Bible studies with Don Isaac Abravanel’s commentary (also spelled Abarbanel) has withstood the test of
time. Don Isaac Abravanel (1437-1508) was a preeminent Jewish thinker, scholar, and prolific Biblical
commentator. In Genesis chapter 25, we find a most vexing encounter between Jacob and Esau, twins
born to Isaac and Rebeccah. The story requires context, if Bible students are going to begin to make
sense of it.

“And Jacob had been cooking a stew. And Esau came in from the field,
famished. And Esau said to Jacob, Pass this red stew, that I can wolf [it
down], I beg you. I’m famished….And Jacob said, Sell me your birthright

Abravanel provides his interpretation. As is his wont, he hurls poignant questions, in efforts to
understand Jacob’s and Esau’s respective roles within the patriarch’s household. The heated meeting
will do more than define the two brothers’ relationship; it will serve as a primer into western civilization.

Certainly, at least taken at face value, the verses quoted above resound with a most unbrotherly tone,
to put it lightly. Abravanel’s questions follow.

“And the boys grew, and Esau was a wily trapper, an outdoorsman. And Jacob was a scholarly man who
remained in the tents [of study].” If Jacob was a pure and honest soul, why did he treat Esau, his older
brother, so callously? Why would he strongarm Esau into selling his birthright? And for what – a bowl of
lentils? Let’s be honest. Such conduct is detestable, and certainly not becoming of a man who fears God.
Studious Jacob trained himself to avoid temptation, and that, of course, includes keeping hands off that
which does not belong to him.

With regard to Jacob’s ruse to wrest away Esau’s firstborn rights, Abravanel writes more. Readers should
seeAbravanel’s World. But let us share one of Abravanel’s approaches regarding the brothers’
confrontation, one whose aftermath is acutely felt until today.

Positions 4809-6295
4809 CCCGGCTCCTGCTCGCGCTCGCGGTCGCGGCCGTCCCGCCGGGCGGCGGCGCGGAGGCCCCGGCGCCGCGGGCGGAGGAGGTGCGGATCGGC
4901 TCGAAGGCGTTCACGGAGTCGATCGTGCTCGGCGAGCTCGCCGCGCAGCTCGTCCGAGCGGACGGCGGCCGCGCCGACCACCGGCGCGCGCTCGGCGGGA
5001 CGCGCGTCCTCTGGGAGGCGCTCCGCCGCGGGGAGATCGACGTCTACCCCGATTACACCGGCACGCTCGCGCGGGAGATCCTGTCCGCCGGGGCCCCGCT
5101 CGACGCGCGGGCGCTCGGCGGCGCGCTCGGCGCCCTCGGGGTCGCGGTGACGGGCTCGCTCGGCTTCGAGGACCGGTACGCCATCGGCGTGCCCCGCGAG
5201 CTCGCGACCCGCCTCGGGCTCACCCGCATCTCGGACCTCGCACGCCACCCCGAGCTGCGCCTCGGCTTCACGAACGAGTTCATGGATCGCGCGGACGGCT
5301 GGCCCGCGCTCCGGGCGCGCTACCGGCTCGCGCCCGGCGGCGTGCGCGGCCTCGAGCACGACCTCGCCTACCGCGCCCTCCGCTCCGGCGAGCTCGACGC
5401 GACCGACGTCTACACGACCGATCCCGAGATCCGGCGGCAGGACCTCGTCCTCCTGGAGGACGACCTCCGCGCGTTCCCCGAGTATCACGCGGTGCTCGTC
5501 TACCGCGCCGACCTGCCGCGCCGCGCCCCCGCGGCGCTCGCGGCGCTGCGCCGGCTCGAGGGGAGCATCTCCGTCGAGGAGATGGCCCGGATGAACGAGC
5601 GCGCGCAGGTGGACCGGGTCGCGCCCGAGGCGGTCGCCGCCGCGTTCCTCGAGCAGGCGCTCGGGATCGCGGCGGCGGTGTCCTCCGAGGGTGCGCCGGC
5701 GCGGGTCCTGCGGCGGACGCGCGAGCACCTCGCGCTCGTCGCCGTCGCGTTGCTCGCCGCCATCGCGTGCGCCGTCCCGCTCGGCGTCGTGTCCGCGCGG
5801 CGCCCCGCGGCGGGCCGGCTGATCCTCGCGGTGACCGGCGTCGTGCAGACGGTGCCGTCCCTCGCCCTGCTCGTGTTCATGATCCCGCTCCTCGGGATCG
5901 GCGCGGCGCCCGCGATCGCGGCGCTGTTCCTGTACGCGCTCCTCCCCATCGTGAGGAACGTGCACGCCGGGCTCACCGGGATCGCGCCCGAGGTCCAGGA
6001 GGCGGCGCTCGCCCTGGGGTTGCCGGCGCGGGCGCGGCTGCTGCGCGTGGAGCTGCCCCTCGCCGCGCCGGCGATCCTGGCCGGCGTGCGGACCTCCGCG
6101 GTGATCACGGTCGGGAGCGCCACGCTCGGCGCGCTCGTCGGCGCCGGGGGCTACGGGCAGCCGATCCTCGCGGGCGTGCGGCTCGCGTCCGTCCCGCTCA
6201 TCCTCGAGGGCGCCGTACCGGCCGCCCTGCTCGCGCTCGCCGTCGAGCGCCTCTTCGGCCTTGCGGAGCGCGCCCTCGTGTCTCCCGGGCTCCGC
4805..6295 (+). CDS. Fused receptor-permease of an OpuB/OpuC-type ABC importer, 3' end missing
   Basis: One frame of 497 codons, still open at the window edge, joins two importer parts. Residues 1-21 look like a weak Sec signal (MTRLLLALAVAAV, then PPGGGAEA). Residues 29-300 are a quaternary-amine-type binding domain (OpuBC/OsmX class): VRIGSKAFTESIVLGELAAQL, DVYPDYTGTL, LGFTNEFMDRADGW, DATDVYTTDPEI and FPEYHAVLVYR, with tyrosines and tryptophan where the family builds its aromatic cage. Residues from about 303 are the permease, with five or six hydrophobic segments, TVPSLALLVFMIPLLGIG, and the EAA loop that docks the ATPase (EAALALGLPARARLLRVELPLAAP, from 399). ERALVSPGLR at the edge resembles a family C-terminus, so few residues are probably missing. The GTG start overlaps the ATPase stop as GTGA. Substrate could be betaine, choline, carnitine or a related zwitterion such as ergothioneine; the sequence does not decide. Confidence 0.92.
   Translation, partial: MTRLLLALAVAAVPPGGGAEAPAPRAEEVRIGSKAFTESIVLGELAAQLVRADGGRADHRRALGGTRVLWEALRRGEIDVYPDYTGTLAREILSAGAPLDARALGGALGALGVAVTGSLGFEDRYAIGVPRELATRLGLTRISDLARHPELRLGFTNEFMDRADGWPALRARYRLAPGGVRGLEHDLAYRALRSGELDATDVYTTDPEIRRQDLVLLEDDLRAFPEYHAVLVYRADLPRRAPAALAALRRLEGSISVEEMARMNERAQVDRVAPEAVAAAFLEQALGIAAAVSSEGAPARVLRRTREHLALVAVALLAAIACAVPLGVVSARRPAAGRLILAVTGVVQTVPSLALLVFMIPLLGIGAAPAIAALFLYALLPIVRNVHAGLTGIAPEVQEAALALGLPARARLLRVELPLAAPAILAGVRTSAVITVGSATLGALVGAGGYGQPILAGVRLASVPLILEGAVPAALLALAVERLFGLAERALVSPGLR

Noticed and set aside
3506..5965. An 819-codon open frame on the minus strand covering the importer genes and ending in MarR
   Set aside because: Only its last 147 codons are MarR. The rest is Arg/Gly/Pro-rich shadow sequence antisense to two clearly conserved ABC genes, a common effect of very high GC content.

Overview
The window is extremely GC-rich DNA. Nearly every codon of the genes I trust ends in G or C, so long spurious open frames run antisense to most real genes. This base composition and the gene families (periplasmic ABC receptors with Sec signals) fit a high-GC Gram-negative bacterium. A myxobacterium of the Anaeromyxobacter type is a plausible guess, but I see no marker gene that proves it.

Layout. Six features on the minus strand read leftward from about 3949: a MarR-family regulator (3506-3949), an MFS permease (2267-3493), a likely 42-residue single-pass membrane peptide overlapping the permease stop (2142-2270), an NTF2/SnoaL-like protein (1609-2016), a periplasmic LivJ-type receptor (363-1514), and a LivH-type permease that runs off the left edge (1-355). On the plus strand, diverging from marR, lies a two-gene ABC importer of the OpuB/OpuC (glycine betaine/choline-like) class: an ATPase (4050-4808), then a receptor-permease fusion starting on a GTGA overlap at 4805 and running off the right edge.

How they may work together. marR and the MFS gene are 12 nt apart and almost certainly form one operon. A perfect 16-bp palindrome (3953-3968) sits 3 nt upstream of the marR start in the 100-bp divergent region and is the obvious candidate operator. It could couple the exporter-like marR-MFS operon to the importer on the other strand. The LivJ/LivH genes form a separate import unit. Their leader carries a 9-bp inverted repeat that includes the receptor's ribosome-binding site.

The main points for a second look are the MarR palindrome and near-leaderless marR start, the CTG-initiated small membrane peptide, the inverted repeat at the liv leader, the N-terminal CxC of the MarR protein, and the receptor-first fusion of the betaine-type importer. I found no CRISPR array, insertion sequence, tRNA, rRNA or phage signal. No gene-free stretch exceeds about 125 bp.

Abravanel believes that Jacob fumed over the brothers’ role reversal, and sought remedy. Let us explain.
Esau and Jacob’s father Isaac had grown old and infirm; he required daily assistance. That meant
someone – the oldest son traditionally – needed to pick up the slack and perform domestic duties.
Chores included procuring food, cooking etc. Moreover, that someone needed to take charge of family
financial affairs.

Esau went AWOL and ditched dad. For extended periods of time, he was away from home on hunting
expeditions and other dubious pursuits. Meanwhile, Jacob stepped up. He acted as if he was the family’s
first born, attending to his frail father’s needs.

Everything fell on Jacob’s shoulders. Devotedly, he executed all domestic duties – large and small. Thus,
what should have been Esau’s job fell to Jacob – by default. Time elapsed. A pattern emerged. Esau
shunned responsibility. Jacob covered for him.

Things came to a head. “And Jacob had been cooking a stew” that day, as he had been countless times
before. “And Esau came in from the field” – after who knows how long. Jacob snapped. Enough of the
charades, the younger brother might have charged. You don’t want to take care of your sick father. I do.
You don’t care about being the first born, and what that entails. I do.

Esau merely grunted, “Pass this red stew…I beg you. I’m famished. And Jacob said, Sell me your
birthright first.” For Abravanel, this is crucial context to the brothers’ tense exchange. For Jacob it was a
turning point, a time of reckoning. Esau would either have to change his errant ways or acknowledge the
truth about Jacob’s de facto role in the family.

Esau’s predictable answer comes in a later verse, as he scarfs down Jacob’s stew. “And Esau said, Behold
I am at the point to die, and what profit shall the birthright do to me?” In Jacob’s mind, buying the
birthright formalized matters, consistent with the facts on the ground.